I-70 Killer: Who Were His Victims? How Many People Did He Kill?

Investigation Discovery’s ‘People Magazine Investigates: The I-70 Killer’ chronicles how the alleged I-70 killer went on a killing spree in the spring of 1992. The perpetrator is behind the murder of at least six store clerks and owners in the Midwest and has earned the moniker due to most of the killings occurring near I-70. Over three decades passed since the homicides, but the serial killer remains elusive, and the authorities have not released much information about the person in the public domain.

Victims of the I-70 Killer: Their Stories Revealed

Robin Sara Fuldauer was born to Elliott Norman Fuldauer and Carole Lucas in Indianapolis in Marion County, Indiana, on December 16, 1965. The Lawrence Central High School graduate was described as a very kind young woman who was intelligent, caring, and a hard worker. The 26-year-old worked at the Payless ShoeSource store at 7325 Pendleton Pike in Indianapolis in April 1992. On April 8, the store manager called Lucretia Harden, an erstwhile next-door Speedway gas station employee, to check on Robin a little after 1:00 PM.

Robin Fuldauer

When she went to the store, Lucretia was shocked to see the cash register open and money taken out with no signs of Robin. She immediately called 911, and St. Charles Police Department’s officers arrived to find the 26-year-old lying dead facedown with a single bullet wound to her head. None of her clothes were disturbed, and the investigators determined she had not been sexually assaulted. The detectives located a .22-caliber gun shell at the crime scene, while the store manager reported around $100 had been stolen from the register.

Patricia Lynn “Trish” Stude Magers was born to Alfred William Stude and Dorothy Jeanne Phelps Stude in Wichita in Sedgwick County, Kansas, on June 18, 1959. She married Mark Magers and operated the La Bride d’Elegance bridal shop in East Kellogg, Wichita. According to her husband, her business flourished, and Trish hired a helping hand, Patricia Ann Trendel Smith. The latter was born to Robert William Trendel and Evelyn Faye Stuard Trendel in Wichita in Sedgwick County, Kansas, on September 15, 1968.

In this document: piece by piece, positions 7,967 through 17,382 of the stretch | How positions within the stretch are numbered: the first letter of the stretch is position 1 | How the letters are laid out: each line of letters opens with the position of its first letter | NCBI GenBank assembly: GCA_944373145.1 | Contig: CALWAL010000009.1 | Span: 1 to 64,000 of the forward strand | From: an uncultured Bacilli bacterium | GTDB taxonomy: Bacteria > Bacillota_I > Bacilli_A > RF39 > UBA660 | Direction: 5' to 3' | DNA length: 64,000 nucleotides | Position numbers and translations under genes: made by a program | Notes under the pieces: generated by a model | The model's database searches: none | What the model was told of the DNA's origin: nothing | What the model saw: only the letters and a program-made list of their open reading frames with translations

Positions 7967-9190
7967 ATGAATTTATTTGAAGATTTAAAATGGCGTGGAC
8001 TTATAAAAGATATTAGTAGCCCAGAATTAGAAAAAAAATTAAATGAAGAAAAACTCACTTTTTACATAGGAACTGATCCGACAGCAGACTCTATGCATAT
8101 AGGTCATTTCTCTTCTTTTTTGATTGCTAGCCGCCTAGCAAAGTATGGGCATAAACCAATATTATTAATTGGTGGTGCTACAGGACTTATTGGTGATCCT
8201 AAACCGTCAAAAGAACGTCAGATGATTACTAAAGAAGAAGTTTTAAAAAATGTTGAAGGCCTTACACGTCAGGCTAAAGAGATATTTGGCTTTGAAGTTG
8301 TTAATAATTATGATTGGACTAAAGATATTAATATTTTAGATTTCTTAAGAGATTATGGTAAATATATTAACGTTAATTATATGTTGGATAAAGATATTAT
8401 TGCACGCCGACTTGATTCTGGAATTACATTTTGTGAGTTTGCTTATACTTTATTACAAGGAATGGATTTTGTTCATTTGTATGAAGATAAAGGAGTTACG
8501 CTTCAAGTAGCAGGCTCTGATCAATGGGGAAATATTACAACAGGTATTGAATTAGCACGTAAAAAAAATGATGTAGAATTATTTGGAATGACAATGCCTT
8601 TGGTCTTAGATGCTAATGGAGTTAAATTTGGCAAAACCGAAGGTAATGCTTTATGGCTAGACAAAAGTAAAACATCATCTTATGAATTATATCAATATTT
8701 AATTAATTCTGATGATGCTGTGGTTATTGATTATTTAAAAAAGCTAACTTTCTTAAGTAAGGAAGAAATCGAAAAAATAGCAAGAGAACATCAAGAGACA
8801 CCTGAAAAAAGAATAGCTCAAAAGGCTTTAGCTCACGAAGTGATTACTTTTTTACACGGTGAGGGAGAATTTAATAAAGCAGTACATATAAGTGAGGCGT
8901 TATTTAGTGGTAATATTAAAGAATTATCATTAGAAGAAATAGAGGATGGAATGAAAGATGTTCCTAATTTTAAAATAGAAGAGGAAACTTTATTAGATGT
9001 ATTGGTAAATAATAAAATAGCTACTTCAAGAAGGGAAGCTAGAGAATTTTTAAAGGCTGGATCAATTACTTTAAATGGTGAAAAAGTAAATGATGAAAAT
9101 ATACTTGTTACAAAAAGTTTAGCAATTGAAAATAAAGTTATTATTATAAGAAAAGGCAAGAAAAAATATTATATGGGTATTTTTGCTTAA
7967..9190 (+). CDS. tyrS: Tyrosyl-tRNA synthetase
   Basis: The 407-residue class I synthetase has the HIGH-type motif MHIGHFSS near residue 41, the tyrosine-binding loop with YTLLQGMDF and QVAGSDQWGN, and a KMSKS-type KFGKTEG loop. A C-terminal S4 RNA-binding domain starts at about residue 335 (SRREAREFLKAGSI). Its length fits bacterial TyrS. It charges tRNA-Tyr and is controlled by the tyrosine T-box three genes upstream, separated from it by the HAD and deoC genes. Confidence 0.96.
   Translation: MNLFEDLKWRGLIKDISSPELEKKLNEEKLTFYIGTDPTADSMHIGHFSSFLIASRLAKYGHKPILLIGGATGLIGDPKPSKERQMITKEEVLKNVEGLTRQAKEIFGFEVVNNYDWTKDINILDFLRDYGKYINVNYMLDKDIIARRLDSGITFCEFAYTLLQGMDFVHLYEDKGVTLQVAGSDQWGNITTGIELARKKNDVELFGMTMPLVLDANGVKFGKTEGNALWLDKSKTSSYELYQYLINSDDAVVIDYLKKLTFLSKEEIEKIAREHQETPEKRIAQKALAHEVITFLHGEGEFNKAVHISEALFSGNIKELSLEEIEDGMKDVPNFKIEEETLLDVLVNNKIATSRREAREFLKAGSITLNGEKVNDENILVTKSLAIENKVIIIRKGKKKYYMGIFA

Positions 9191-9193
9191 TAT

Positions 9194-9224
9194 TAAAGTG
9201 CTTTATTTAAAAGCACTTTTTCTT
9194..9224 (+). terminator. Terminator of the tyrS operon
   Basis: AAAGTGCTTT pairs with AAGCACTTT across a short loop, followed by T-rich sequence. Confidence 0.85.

On April 11, 1992, 32-year-old Trish and 23-year-old Patricia were waiting past the usual closing time of 6:00 PM for a male customer to pick up a cummerbund. The detectives theorized the killer arrived sometime after 6:00 PM, and the ladies allowed him in, thinking of him as the consumer. When the real patron arrived minutes later, he came face-to-face with the perpetrator. The murderer allegedly asked him to meet them at the back, but he refused when he saw the gun in their hand.

The frightened customer ran away and was so shaken that he could not muster the courage to call 911 till over an hour had passed. When the police arrived, they found money had been stolen from the store cash register but saw no signs of forced entry. The women were found in the back of the store, shot with a .22-caliber gun. While Trish was dead, the officers found Patricia was still alive and was rushed to the nearby hospital, where she succumbed to her injuries. The customer described the killer as a slender white man with reddish hair and an Uzi-style gun.

Michael Milo “Mick” McCown was born to Philip Milo McCown and Sylvia Ellen McCown in Terre Haute in Vigo County, Indiana, on December 29, 1951. The 40-year-old worked at his mother’s shop — Sylvia’s Ceramic Supplies — in April 1992. His sister, Cindy Brack, described Mick as a talented, self-taught musician who could play several instruments. He was part of an amateur rock band that performed across various states during the holiday session. However, Mick had stopped traveling lately as he was willing to help out his aging parents.

Michael McCown

The Terre Haute Police Department received a 911 call at 5:00 PM on April 27, 1992, regarding a gunshot victim. When the officers responded, they found 40-year-old Mick lying crumpled on the floor of his mother’s store with a gunshot wound from a .22-caliber to the back of his head. Less than $50 was reported stolen from the cash register, and the police found no evidence of a struggle taking place. Mick was the only male victim amongst the I-70 killer’s confirmed victims, and the police think the store name and his ponytail might have deceived the serial killer.